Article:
Turnabout still has Hughes spinning

Gold medalist wears unlikely success with bemused giddiness

Winter Olympics

Salt Lake City 2002

February 23, 2002|By Kevin Van Valkenburg | Kevin Van Valkenburg,SUN STAFF

SALT LAKE CITY -- The T-shirt is worn and faded, but to Sarah Hughes, it's sacred. For as long as she can remember, every night before a big competition, Hughes has worn it to bed. On the front is a picture of Peggy Fleming, which Hughes admits has seen better days.

Earlier this year, Fleming heard about the T-shirt at the U.S. national championships and had another one made for Hughes. The 16-year-old politely accepted, then quietly squirreled it away in a drawer.

"I wanted to stick with the old pajamas I'd been wearing," Hughes said. "It's kind of like my lucky T-shirt."

Who's to say that wasn't the difference Thursday night, when Hughes shocked the world with a performance of a lifetime? The lucky T-shirt theory seems as valid as any. Never in women's figure skating had someone entered the free skate in fourth place and soared back to win the gold medal. Hughes, however, made the impossible possible Thursday, claiming ownership to one of the biggest Olympic upsets.

"It just shows, don't make predictions in skating, because who knows?" Hughes said. "After being fourth in the short program, I thought, `Just go for it.' I thought there was no way in the world I could win. ... But when I finished, that was just the greatest feeling ever. No matter what [the judges decided], that was my gold-medal performance."

And so in one swoop, everything changed. Three days ago, Sarah Hughes was a bubbly teen-ager looking forward to getting back to attending classes at Great Neck (N.Y.) North High School, and the now she's an international star, mugging yesterday with Katie Couric on the Today show.

"I think I slept about two hours last night," Hughes said. "I've been having so much fun since I won. I've taken my picture with tons and tons of people and am just having fun showing my medal around."

And who can blame her? In a sport of divas, Hughes has always been the girl next door, equally adept at playing class brain and homecoming queen.

"My only goal right now is to get in the high 1,500s on my SATs," Hughes said.

She doesn't have an agent, has never been schooled by a private tutor and wasn't raised from birth to believe she would be the next ice princess. The fourth of six children, Hughes grew up with just as much passion for baking cookies for her siblings as she did for landing triple Lutzes. And so when she stood on the podium with a gold medal around her neck Thursday, sharing a moment with 3 billion people, it wasn't nearly as cool as sharing it with her family 20 minutes later.

"It was so nice to see my little sisters and my brothers last night," Hughes said. "I just miss them so much because I hadn't seen my family for about a week. When I showed everyone my medal, they were like, `Ooh, I can't believe how heavy it is.' I think they were more interested in the medal than me. I was like, `Hey guys, what about me?' "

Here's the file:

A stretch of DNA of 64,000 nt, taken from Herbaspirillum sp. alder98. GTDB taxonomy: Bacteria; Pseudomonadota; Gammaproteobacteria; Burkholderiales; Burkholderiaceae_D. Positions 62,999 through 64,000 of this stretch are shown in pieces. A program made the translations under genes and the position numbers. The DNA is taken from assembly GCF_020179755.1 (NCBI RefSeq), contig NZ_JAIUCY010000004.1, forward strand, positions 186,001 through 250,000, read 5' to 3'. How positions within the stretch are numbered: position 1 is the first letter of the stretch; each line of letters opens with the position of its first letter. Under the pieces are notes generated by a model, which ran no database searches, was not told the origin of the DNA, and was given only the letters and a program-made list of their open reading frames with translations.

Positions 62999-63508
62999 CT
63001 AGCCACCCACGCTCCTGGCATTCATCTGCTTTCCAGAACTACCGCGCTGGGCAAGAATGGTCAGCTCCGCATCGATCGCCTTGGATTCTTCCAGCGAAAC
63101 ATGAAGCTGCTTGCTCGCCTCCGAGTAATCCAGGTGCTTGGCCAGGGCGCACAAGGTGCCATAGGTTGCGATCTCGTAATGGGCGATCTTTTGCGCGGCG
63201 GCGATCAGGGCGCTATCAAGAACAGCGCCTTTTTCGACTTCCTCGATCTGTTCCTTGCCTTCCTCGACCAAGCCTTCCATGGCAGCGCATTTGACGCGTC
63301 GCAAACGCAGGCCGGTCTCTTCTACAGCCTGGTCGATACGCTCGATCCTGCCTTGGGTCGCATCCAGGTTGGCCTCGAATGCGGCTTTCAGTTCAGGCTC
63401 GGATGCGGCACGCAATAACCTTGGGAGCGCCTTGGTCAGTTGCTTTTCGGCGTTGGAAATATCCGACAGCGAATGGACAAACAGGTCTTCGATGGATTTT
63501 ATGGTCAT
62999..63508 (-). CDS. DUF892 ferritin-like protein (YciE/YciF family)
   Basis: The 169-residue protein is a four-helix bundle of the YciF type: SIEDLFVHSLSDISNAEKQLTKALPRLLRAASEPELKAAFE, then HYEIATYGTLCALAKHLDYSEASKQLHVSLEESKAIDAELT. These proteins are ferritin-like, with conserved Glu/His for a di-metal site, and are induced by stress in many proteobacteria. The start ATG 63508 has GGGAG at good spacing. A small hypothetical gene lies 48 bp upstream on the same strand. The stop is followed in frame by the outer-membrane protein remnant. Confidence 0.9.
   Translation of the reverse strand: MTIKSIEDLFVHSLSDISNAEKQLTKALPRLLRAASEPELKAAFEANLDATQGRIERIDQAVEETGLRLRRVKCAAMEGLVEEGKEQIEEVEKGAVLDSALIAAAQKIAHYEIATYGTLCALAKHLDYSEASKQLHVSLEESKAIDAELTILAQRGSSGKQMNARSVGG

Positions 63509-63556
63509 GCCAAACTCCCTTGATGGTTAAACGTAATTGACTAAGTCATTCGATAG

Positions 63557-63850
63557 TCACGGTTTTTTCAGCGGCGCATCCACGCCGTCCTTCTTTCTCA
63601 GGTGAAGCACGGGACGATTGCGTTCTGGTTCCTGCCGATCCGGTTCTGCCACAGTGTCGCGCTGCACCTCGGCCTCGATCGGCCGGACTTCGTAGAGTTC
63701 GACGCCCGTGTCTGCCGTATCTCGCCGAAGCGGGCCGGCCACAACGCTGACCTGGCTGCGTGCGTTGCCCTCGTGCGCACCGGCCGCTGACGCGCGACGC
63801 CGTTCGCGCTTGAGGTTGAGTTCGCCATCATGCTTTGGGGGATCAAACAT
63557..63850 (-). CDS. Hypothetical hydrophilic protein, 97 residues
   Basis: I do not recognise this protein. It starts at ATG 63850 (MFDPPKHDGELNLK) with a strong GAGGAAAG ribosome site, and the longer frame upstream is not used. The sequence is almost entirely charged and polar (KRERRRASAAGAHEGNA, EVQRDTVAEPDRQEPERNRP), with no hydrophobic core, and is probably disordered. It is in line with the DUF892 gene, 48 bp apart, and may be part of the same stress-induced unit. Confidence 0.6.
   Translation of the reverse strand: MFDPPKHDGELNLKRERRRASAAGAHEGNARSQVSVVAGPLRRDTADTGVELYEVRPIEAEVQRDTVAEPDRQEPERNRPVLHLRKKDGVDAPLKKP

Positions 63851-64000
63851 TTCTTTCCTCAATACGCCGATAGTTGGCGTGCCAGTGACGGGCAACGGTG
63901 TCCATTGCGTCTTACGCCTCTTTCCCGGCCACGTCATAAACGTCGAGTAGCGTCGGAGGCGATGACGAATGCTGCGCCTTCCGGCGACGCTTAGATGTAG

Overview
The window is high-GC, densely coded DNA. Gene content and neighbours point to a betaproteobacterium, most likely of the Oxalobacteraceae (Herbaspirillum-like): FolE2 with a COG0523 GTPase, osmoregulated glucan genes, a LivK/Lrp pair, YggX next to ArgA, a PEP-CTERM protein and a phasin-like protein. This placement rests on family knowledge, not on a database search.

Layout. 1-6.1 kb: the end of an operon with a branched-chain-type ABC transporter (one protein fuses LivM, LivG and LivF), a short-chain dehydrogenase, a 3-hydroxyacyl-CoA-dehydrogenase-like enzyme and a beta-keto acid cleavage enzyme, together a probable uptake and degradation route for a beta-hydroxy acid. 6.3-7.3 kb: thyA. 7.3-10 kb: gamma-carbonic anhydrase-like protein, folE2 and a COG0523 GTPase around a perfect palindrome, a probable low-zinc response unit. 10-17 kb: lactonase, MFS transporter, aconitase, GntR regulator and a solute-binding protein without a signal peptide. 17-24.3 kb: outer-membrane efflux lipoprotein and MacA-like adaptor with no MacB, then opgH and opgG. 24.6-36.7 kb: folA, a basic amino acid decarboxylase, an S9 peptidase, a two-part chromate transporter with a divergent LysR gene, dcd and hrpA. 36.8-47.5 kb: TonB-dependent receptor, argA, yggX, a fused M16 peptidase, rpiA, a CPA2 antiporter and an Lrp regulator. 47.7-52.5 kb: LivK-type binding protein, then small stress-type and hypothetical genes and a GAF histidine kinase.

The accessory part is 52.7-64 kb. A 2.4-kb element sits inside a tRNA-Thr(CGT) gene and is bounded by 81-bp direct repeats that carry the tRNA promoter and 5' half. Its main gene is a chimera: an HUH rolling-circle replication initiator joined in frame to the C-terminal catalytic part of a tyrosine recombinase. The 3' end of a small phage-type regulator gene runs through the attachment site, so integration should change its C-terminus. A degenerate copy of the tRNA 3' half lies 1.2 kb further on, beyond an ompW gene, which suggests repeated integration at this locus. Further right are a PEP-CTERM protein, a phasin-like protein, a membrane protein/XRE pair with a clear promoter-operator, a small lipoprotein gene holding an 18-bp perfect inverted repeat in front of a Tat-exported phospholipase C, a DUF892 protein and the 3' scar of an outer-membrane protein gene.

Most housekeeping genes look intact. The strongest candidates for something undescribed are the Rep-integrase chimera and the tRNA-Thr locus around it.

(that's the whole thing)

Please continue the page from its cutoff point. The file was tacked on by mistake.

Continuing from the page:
It might be the last time she's not the center of attention for a long time, like it or not. Though few outside the figure skating community had heard her name before she managed to catch lightning in a bottle for one magical night, Hughes didn't have success fall into her lap. She learned to skate at the age of 3 (in her back yard, not at a rink) and landed her first double Salchow at 5.

Still, it wasn't the perfect existence. Hughes' mother, Amy, received a diagnosis of breast cancer when Sarah was 12, and there was little time for the family to think about skating. Hughes would wake herself each morning at dawn to make the 1 1/2 -hour ride to Hackensack, N.J., with her coach Robin Wagner, and was focused enough to win a world junior title the same year, even while her mother underwent treatment. (Amy Hughes' cancer has been in remission for three years.)

A third-place finish at the world championships this year had many people suspecting she would contend for the bronze medal in Salt Lake City, but her real focus was on the 2006 Olympics, when she hoped to be strong enough to vie for gold.

Even in the locker room after Hughes' amazing performance --- when she became the first woman to land two triple-triple jump combinations in the Olympics -- Hughes and Wagner simply figured she had won bronze and that it would be a springboard to 2006.

Fate, however, had other ideas.

"We were really just thinking about [third place]," Wagner said. "I knew Irina [Slutskaya] and Michelle [Kwan] were both very strong competitors, and I think we both felt they'd put out fairly good performances. When an NBC cameraman told us that Sarah had won the gold, it was an absolute surprise."

It's too soon to say what comes next for Hughes. There will certainly be endorsements and White House dinners in her future, but for the moment she's just going to sit back, keep smiling her million-dollar grin, and enjoy the moment.

"I started skating because I love to skate and I started competing because I love to compete," Hughes said. "I don't have any plans to stop now. I think this is merely a beginning to my career, and it's something I'm very proud of."

More Olympics

Today's TV: Chs. 11, 4, 1:30-5:30 p.m., 8-11:30 p.m., midnight-12:30 a.m.; MSNBC, 10 a.m.-noon

Bobsled: Hays, U.S. lead after two runs. [Page 6c]

Skiing: Kostelic is first in sport to win four medals at one games. [Page 6c]

Figure skating: Russia's protest of free-skate judging denied by ISU. [Page 7c]

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